During the trip, Lincoln confessed to feeling weak and ill, which only got worse once he arrived in the town of Gettysburg.

According to legend, Lincoln wrote his speech on the train en route to Gettysburg. Today, many historians believe he probably wrote half of it in the White House before he left and the other half in David Willis’ house in Gettysburgh. Supposedly, he was putting the finishing touches on it at 9 a.m., just before the precession started.

The program for the event was as follows:

It was to be opened with a short musical performance by a local band.

Then there would be an opening prayer by Reverend TH Stockton, followed by the Marine Band performing the song “Old Hundred”.

Then Edward Everett would give his speech, which would be the highlight of the day.

Following this, the Baltimore Glee Club would perform the “Song of Consecration”. The President of the United States delivered his brief remarks, ending with the chanting of “Oh! It is good that our country should die” sung by a local choir, followed by a blessing from the Reverend HL Baugher.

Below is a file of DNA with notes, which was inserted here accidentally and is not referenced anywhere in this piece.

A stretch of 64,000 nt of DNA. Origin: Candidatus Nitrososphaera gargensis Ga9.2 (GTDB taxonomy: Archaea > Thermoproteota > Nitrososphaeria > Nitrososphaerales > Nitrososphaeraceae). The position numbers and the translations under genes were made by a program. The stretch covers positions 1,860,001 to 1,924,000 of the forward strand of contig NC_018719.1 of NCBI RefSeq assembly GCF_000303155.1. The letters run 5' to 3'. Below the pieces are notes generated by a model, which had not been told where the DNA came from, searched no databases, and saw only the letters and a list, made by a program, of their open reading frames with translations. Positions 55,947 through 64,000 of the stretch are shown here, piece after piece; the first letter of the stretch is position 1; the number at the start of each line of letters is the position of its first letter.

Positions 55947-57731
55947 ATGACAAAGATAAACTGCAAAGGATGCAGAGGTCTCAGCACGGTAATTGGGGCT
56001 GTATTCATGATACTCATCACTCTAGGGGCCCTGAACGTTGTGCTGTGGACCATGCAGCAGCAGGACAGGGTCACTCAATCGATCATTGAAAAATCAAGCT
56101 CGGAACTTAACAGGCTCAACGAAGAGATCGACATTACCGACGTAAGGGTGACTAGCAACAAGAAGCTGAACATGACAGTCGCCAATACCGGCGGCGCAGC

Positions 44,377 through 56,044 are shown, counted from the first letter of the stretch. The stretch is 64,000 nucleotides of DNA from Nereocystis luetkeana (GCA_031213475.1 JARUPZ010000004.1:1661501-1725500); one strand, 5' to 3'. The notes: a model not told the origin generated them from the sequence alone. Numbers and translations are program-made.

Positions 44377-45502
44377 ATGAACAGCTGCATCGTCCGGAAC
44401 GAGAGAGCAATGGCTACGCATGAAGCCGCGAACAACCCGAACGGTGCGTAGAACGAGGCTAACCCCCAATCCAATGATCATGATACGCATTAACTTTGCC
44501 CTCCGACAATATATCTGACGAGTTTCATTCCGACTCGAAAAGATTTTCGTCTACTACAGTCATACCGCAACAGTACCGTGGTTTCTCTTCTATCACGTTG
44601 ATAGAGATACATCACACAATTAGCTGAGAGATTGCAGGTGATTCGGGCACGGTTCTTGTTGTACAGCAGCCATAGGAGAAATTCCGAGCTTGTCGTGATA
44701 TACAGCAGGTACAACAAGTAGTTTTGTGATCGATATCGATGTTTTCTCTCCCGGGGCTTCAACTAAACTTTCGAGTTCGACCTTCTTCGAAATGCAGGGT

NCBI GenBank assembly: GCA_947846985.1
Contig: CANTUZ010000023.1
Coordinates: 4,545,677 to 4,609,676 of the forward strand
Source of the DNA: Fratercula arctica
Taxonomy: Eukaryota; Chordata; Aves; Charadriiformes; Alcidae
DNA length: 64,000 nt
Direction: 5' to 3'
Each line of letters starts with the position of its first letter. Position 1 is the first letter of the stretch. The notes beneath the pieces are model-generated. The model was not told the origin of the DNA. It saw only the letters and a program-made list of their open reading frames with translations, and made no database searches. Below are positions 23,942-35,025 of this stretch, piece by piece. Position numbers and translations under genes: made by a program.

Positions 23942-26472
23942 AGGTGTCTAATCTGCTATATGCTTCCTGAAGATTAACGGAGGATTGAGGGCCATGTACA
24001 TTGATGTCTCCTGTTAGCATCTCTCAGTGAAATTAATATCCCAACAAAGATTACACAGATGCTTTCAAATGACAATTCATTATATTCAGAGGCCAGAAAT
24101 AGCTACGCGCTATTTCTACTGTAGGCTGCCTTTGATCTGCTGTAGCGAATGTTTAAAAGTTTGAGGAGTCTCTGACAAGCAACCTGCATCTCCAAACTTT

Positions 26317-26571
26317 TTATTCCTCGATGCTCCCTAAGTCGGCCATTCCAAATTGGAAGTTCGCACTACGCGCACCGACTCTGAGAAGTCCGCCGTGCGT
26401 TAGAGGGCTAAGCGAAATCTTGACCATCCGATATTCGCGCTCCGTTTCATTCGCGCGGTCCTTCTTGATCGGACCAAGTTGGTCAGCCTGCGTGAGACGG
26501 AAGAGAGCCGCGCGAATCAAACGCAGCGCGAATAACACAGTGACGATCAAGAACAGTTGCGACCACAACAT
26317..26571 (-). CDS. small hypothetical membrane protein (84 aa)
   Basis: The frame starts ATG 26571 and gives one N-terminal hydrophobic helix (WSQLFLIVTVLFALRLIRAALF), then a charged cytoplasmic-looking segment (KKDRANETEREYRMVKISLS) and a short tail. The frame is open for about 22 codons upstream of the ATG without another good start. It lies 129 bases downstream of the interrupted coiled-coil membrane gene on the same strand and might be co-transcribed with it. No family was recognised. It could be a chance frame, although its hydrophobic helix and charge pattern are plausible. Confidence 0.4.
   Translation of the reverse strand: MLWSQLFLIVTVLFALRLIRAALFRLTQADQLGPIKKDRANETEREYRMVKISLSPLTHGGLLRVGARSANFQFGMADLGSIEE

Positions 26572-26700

Edward Everett’s oration lasted about two hours and the text of the speech, which he memorized, was 13,607 words. To put that into perspective, the script for an episode of this podcast is usually around 2000 words.

It was a detailed description of the battle he created after talking to the men who participated in it.

Of course, no one remembers Everett’s speech. In fact, no one remembers a two-hour speech.

It was Lincoln’s short remarks that stole the show. In just 272 words and ten sentences, he summed up the whole reason the war was being fought.

In just 2 minutes, he delivered what is widely regarded as one of the greatest works of oratory in the English language.

The language and imagery he used has been studied for over 150 years and has been used and taken up.